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What Can Employees Learn From ‘The Devil Wears Prada’?

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The Devil Wears Prada (2006) is an interesting exploration of what it means to work in the fashion industry. It is filled to the brim with sarcasm and delight. The humour itself is well worth the price of the admission ticket – at least it was in 2006 when the movie was released. Of course, Meryl Streep puts in a stellar performance as the main protagonist, Miranda Priestly; the uber definition of a cutthroat fashion magazine editor. However, amidst the glitz and glamour of a Hollywood spectacular are there hidden depths to this Silver Screen production? Can today’s management (especially within the fashion environment) learn from the fictitious Priestly’s example? As Priestly mentors her protege, Andy Sachs, does she accurately prepare Andy for the cut-throat world of the fashion industry?

It is clear from the way Miranda Priestly talks to her staff, and especially her assistants, that she has worked hard to be in the position that she is. As Editor-in-Chief of Runway magazine, Miranda runs a fast-paced office and is very demanding in her job role. It’s clear from the design of her modern office that she runs a professional and successful high-fashion company. Her office is one of many offices that are inspired by the movies, that reflect just how important her job role is in the film.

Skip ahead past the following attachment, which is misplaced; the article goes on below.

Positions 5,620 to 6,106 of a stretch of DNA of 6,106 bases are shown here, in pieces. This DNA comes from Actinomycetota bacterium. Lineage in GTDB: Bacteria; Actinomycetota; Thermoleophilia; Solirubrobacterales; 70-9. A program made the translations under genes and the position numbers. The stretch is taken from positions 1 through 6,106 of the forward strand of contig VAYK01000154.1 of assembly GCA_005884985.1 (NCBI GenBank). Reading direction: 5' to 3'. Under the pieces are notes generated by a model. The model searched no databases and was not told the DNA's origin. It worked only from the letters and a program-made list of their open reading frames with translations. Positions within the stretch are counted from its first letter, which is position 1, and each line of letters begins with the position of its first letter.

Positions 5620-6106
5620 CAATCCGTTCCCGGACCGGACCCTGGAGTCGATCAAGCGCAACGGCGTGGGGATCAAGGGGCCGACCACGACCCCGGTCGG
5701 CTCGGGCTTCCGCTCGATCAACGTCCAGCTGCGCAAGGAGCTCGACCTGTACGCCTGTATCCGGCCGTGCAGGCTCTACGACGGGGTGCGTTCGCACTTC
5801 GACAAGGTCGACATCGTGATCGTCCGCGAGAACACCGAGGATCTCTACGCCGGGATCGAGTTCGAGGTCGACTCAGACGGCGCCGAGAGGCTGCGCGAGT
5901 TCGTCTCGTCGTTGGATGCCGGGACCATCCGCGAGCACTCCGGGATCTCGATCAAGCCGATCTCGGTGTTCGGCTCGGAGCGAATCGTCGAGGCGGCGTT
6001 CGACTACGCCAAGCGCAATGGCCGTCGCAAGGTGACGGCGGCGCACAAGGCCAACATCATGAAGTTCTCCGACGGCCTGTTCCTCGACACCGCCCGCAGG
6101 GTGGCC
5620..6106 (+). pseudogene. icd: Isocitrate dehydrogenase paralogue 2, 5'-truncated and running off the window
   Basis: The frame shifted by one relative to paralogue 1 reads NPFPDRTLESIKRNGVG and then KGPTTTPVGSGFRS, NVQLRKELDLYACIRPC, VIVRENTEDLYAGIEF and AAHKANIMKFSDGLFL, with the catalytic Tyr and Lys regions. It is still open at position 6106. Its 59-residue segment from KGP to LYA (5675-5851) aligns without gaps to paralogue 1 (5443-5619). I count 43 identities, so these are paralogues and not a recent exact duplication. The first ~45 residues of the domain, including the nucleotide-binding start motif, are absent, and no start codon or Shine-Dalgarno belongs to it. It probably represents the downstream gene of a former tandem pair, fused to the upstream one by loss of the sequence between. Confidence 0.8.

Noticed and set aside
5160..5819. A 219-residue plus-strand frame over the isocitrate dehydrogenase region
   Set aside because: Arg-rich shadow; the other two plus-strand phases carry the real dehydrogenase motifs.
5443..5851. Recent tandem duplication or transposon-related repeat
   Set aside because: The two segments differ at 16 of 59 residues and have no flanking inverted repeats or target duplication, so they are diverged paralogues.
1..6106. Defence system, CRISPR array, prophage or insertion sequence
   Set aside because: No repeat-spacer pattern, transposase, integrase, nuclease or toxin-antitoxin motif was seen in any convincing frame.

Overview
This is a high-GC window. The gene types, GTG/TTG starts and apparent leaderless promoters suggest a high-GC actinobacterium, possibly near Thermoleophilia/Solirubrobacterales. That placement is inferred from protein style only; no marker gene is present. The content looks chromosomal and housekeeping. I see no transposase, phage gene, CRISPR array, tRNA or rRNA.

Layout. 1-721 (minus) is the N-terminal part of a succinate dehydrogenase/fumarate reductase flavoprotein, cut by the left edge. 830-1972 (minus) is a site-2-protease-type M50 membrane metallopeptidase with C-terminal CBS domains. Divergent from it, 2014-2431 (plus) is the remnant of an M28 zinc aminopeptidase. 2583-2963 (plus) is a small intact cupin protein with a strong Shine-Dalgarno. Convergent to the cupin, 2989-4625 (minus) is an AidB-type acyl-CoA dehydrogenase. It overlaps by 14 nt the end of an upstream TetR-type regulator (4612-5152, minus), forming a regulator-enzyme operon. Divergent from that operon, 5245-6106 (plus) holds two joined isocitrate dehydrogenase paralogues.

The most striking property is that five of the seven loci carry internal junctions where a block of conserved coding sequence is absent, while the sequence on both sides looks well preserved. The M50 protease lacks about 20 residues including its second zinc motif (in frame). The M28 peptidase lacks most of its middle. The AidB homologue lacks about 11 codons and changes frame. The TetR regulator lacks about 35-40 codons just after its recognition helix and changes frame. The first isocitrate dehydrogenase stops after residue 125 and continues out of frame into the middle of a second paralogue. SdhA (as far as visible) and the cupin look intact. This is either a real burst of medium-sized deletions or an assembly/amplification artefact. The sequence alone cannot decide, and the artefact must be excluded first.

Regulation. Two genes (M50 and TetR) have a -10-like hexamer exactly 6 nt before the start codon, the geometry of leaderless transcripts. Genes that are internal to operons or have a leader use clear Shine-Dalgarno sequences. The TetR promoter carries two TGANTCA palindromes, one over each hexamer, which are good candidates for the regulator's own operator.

One of the first lessons that Andy (Anne Hathaway) learns in The Devil Wears Prada is in her interview for a position at Runway magazine. Her first test she has to pass, before she even gets the role, is to prove to Miranda why she should have a position on her team. An elevator pitch is one of the most essential skills that those who want that dream position will have to master. An elevator pitch is an essential part of anyone’s verbal armory when it comes to selling oneself. If you cannot describe what sets you apart from the herd in under two minutes you do not have something to sell – or at least that which you are selling is undervalued. If you cannot highlight why you are a good option to choose for the job, then there are likely other candidates that can.

The second message that is contained in this movie is well worth learning for those who are going to be hanging on the coattails of someone successful. The message is to always be available. If you are nowhere to be seen then you are surplus to requirements. It is easy to lose yourself in the world of communication and distraction that we have available on our mobile devices. Miranda Priestly is a terrifyingly demanding boss, however, prospective employees should be aware of the fact that such bosses do exist – and they can impart wonderful lessons to those who simply are willing to go the distance – and learn.

“Florals? For spring? Groundbreaking.”

This line is one of the most sarcastic responses of Streep’s character in the film (and she has many). It immediately puts those in attendance at the brainstorming session. It serves as an object lesson for those who want to be in the creative field – do not think within the box. One useful lesson to learn from this film is that individuals who are willing to think outside the box will be able to flourish well within the creative industry. This quote from Miranda can serve to show that sometimes you should dare to be different in order to succeed, especially in a cut-throat industry. Leaders are those who can scope out a business landscape and find a niche that sets aside their products and services from the competition.

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